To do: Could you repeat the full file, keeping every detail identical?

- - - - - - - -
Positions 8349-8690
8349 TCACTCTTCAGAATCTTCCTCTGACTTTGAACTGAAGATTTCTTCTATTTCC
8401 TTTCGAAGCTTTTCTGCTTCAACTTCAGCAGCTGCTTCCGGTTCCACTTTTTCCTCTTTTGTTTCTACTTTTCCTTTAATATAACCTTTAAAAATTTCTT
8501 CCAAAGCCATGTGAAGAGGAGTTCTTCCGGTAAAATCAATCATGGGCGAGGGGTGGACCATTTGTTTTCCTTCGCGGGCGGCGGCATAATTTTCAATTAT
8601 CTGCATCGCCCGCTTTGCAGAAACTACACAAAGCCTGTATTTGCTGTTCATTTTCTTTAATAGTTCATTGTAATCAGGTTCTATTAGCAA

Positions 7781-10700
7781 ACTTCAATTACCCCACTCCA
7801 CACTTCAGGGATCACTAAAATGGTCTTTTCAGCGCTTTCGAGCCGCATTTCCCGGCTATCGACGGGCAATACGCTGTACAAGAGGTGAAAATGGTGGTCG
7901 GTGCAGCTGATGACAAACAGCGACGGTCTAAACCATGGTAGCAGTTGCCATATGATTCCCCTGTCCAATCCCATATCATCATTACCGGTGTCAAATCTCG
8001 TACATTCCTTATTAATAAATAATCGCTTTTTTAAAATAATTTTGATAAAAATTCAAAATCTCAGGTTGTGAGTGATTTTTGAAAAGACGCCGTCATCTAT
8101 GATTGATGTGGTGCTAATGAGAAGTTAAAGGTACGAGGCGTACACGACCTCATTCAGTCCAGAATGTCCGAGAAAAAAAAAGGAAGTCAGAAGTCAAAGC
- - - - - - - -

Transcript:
Positions 8349-8690
8349 TCACTCTTCAGAATCTTCCTCTGACTTTGAACTGAAGATTTCTTCTATTTCC
8401 TTTCGAAGCTTTTCTGCTTCAACTTCAGCAGCTGCTTCCGGTTCCACTTTTTCCTCTTTTGTTTCTACTTTTCCTTTAATATAACCTTTAAAAATTTCTT
8501 CCAAAGCCATGTGAAGAGGAGTTCTTCCGGTAAAATCAATCATGGGCGAGGGGTGGACCATTTGTTTTCCTTCGCGGGCGGCGGCATAATTTTCAATTAT
8601 CTGCATCGCCCGCTTTGCAGAAACTACACAAAGCCTGTATTTGCTGTTCATTTTCTTTAATAGTTCATTGTAATCAGGTTCTATTAGCAA

Positions 7781-10700
7781 ACTTCAATTACCCCACTCCA
7801 CACTTCAGGGATCACTAAAATGGTCTTTTCAGCGCTTTCGAGCCGCATTTCCCGGCTATCGACGGGCAATACGCTGTACAAGAGGTGAAAATGGTGGTCG
7901 GTGCAGCTGATGACAAACAGCGACGGTCTAAACCATGGTAGCAGTTGCCATATGATTCCCCTGTCCAATCCCATATCATCATTACCGGTGTCAAATCTCG
8001 TACATTCCTTATTAATAAATAATCGCTTTTTTAAAATAATTTTGATAAAAATTCAAAATCTCAGGTTGTGAGTGATTTTTGAAAAGACGCCGTCATCTAT
8101 GATTGATGTGGTGCTAATGAGAAGTTAAAGGTACGAGGCGTACACGACCTCATTCAGTCCAGAATGTCCGAGAAAAAAAAAGGAAGTCAGAAGTCAAAGC